Artists featured: Rosa Barba, Yael Bartana, Sophie Calle, Vija Celmins, Thomas Demand, Olafur Eliasson, Andreas Eriksson, Simon Evans, Öyvind Fahlström, Hans-Peter Feldmann, Poul Gernes, Sigurdur Gudmundsson, Shilpa Gupta, Jacob Holdt, Roni Horn, Elliot Hundley, Matthew Day Jackson, Chris Johanson, Isaac Julien, Jesper Just, Zilvinas Kempinas, Rosy Keyser, Anselm Kiefer, Per Kirkeby, Yayoi Kusama, Klara Lidén, Michel Majerus, Gerold Miller, Marilyn Minter, Nicolai Mircea, Sigmar Polke, Sheng Qi, Tal R, Daniel Richter, Thomas Ruff, Allen Ruppersberg, Yorgos Sapountzis, Dayanita Singh, Tove Storch, Thomas Struth, Al Taylor, Wolfgang Tillmans, Marcel van Eeden, Francesca Woodman, Erwin Wurm.

Sophie Calle was featured Aperture issues 191 and 142. Hans-Peter Feldmann was featured in Aperture issue 203.

Aperture Summer Issue #207 Available Now!

FEATURING:

The Mushroom Collector, Jason Fulford, discusses his obsessive and genre-defying project. (cover)

An interview with influential French publisher Robert Delpire about his formidable achievements over the last fifty years as a pioneer in photography magazine and book publishing, films, and advertising. Blog Submission . Information on related exhibitions here.

Young South African photographer Daniel Nauds series Animal Farm that chronicles mankinds dominion over animals.

Excerpts from Martin Parrs new book, Up and Down Peachtree, a whimsical look at Atlanta, Georgias popular culture.

Award-winning photojournalist Stephanie Sinclairs images documenting womens issues from around the world.

Sylvia Plachy captures and notes fleeting moments at the Kentucky Derby and a nearby cemetery.

Best-selling author Francine Prose on Judy Linn, best known for her photographs of Robert Mapplethorpe and Patti Smith.

Vintage Congolese nightlife photos by Jean Depara.

Click here to subscribe now and get a free book!

artMRKT San Francisco and Richard Misrach

“Showcasing new artists alongside historical material, artMRKT will create an ideal context for the discovery, discussion and placement of artwork.”

The San Francisco iteration of artMRKT marks the start of the brand’s 2012 modern and contemporary fair season. Currently in it’s second year, the San Francisco fair will combine the work of seventy leading galleries with a thoughtful program of art events and exhibitions at the fair venue and throughout the city. Aperture will be on site in 2012 with limited-edition prints, books, and the latest from Aperture magazine in tow, including our latest prints “Model Dining Room,” from the series Occupied Territory by Lynne Cohen, and “Animal (127)” by Elliot Ross.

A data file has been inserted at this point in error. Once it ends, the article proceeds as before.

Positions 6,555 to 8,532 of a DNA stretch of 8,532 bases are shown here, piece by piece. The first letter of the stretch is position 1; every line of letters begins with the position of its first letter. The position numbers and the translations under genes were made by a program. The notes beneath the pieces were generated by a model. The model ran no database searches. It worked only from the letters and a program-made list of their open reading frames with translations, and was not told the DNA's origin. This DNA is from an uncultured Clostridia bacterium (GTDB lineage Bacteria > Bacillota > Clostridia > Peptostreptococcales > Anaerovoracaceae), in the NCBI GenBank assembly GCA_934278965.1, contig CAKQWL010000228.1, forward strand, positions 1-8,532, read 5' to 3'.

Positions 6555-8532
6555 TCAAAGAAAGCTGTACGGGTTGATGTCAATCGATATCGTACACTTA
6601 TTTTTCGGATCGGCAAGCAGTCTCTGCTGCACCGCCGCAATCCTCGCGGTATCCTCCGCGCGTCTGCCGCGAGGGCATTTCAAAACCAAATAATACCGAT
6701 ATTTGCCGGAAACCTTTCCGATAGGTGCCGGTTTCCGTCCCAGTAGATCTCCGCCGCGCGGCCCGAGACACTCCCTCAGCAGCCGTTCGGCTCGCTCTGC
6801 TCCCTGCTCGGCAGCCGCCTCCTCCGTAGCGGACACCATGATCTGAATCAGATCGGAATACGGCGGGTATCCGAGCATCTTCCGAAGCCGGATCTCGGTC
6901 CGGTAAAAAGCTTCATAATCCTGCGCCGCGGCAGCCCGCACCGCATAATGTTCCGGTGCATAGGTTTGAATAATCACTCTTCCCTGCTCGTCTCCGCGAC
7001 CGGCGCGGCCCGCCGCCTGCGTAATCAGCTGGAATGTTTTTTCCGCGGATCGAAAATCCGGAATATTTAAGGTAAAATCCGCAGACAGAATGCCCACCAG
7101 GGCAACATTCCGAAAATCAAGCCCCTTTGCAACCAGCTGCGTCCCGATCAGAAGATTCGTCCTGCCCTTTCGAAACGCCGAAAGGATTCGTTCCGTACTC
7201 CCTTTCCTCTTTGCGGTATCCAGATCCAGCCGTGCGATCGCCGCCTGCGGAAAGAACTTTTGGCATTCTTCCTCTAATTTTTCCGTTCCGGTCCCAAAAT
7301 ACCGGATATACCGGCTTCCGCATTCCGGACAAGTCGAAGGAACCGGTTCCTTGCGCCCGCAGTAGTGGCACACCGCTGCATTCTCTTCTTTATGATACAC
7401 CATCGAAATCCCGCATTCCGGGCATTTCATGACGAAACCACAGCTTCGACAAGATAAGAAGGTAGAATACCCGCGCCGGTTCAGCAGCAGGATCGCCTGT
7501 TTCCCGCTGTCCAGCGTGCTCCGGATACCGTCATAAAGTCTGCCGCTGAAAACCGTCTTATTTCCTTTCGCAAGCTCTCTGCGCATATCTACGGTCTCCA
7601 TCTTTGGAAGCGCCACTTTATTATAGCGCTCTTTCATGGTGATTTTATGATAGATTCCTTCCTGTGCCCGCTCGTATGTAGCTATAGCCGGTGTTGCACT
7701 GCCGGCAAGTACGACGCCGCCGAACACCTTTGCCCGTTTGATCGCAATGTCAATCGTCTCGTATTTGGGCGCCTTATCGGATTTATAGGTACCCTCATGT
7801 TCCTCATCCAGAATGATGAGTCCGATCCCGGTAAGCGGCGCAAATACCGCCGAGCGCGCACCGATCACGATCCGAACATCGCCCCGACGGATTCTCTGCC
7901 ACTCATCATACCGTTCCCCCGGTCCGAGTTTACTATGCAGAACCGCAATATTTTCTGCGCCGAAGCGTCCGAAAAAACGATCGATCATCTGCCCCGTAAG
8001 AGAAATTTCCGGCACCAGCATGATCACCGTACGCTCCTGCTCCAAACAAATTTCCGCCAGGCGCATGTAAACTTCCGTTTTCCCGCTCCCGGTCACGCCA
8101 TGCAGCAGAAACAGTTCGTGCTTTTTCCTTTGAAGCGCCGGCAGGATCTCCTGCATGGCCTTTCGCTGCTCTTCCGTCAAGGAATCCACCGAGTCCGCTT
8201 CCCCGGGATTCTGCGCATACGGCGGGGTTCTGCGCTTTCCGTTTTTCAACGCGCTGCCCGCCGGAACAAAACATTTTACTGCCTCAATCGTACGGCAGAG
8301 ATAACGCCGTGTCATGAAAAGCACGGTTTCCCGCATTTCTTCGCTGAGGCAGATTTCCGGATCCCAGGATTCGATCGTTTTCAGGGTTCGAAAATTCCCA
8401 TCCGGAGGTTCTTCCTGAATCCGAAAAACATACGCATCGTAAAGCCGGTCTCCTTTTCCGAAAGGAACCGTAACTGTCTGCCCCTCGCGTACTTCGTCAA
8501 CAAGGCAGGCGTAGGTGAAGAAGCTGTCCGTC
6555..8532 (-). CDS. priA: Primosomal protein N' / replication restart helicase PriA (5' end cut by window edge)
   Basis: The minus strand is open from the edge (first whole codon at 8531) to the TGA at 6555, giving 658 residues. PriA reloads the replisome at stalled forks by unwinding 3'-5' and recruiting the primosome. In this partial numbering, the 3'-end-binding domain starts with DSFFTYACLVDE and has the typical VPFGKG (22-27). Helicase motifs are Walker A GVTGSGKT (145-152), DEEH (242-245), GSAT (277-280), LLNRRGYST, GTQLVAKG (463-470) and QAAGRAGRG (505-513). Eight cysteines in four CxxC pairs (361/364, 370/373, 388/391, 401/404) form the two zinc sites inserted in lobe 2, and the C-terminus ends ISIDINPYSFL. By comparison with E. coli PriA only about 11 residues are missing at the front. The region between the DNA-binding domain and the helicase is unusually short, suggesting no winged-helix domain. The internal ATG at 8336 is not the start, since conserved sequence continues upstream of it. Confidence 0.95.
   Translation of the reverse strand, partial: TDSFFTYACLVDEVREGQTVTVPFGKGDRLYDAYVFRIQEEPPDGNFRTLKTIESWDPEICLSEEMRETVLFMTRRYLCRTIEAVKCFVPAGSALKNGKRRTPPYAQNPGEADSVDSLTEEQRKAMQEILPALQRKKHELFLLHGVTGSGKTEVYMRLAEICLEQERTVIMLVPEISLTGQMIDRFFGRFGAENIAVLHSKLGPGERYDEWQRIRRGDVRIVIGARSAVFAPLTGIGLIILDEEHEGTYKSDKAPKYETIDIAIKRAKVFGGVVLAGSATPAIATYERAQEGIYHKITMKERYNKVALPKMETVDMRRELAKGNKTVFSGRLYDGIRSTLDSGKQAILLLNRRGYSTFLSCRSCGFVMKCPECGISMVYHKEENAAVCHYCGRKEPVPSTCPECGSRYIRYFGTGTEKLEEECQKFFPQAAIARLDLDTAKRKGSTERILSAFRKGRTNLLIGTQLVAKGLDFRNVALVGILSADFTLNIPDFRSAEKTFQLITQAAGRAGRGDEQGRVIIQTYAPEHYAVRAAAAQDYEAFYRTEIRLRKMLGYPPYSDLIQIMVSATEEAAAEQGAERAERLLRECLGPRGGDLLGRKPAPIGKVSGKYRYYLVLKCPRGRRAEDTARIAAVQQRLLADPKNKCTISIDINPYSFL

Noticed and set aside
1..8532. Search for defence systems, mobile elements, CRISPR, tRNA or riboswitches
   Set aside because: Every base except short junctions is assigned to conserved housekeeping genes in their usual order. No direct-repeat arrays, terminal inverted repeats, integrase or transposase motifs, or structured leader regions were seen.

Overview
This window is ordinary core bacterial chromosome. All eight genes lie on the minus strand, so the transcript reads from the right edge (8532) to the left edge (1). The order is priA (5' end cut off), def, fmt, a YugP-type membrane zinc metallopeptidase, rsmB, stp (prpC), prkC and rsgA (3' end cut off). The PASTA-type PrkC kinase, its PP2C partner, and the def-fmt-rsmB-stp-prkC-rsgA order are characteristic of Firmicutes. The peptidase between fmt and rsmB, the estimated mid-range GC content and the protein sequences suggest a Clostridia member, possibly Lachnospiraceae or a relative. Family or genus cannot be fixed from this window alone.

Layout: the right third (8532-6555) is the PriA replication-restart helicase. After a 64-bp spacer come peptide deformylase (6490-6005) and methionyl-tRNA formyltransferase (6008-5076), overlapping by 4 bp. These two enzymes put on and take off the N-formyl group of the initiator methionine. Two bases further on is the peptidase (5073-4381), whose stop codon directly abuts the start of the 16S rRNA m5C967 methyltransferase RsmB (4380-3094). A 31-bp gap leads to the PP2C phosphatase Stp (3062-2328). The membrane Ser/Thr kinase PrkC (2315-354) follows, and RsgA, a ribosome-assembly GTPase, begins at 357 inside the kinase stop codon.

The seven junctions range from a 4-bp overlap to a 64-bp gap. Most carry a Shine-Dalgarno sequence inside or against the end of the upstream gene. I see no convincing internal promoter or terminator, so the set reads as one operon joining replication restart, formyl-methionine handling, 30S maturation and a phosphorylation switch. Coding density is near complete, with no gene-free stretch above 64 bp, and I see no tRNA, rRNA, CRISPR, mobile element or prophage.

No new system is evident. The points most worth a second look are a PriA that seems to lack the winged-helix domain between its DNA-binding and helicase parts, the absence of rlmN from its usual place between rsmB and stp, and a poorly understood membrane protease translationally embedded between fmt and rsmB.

The 2012 re-issue of Lynne Cohen’s first monograph, Occupied Territory, is also forthcoming from Aperture, “an exploration of domestic and institutional interior spaces—sometimes idealized, sometimes standardized, humorous, and disquieting.” “Model Dining Room” is a piece of this larger puzzle, representing Cohen’s visual exploration of interior space as simulated experience.

We also recommend joining acclaimed artist Richard Misrach, whose lauded Golden Gate is being reissued in a new oversized edition for the iconic bridge’s 75th anniversary, for the weekend’s keynote address plus a book signing on Saturday, May 19th.

Aperture at artMRKT San Francisco
Thursday, May 17, 2012–Sunday, May 20, 2012

Admission Required

Concourse Exhibition Center
Booth 209
San Francisco, California

›› Buy Lynne Cohen’s limited-edition print, “Model Dining Room
›› Buy the limited-edition print “Animal (127)” by Elliot Ross
›› Sign up to be notified when Lynne Cohen’s re-issued monograph, Occupied Territory, is available.

 

Questions Without Answers Launch @ VII Gallery

Image courtesy of VII

Join Phaidon at VII Gallery on Thursday, May 3rd during the exhibition of Questions Without Answers to celebrate the launch of the long-awaited book of the same name, published in conjunction with the 10th Anniversary of the founding of VII agency.

This major work presents a remarkable sequence of photo-stories from pioneering photo agency VII, documenting world history as we have experienced it since the end of the Cold War. The 11 extraordinarily talented photographers who are part of this agency work at the cutting edge of digital photojournalism, committed to recording social and cultural change as it happens around the world. Each brings an individual vision to the agency – some choosing to tackle dramatic events head-on, others pursuing more idiosyncratic, personal projects – but all share a commitment to their individual subjects and to their belief that the act of communication provides hope even in the most extreme situations.

Questions Without Answers is an ambitious book featuring a strikingly broad selection of photo stories. Photos documenting Barack Obama giving a speech on Afghanistan to American troops sit alongside a collection of portraits featuring famous cultural figures such as David Bowie and Bernardo Bertolucci. We move from an exploration of the spread and impact of AIDS in Asia to dispatches from the current economic crisis and its effect on those working in finance. The crucial work done by VII in documenting conflict – environmental, social and political, both violent and non-violent – is also represented, including stories from the war in Iraq, the crisis in Darfur and the terrible events of 9/11.

With an introduction by the eminent David Friend, the former director of photography at Life magazine, this book is an important, moving and compelling record of the world we live in.

The book includes work by Stephanie Sinclair, and Lynsey Addario, both of whom have been featured in Aperture Magazine and The New York Times Magazine Photographs (Aperture 2011).

Questions Without Answers
Book Launch and Reception

Thursday, May 3, 2012, 7-9pm

VII Gallery
Brooklyn, New York

›› Buy The New York Times Magazine Photographs for 30% off.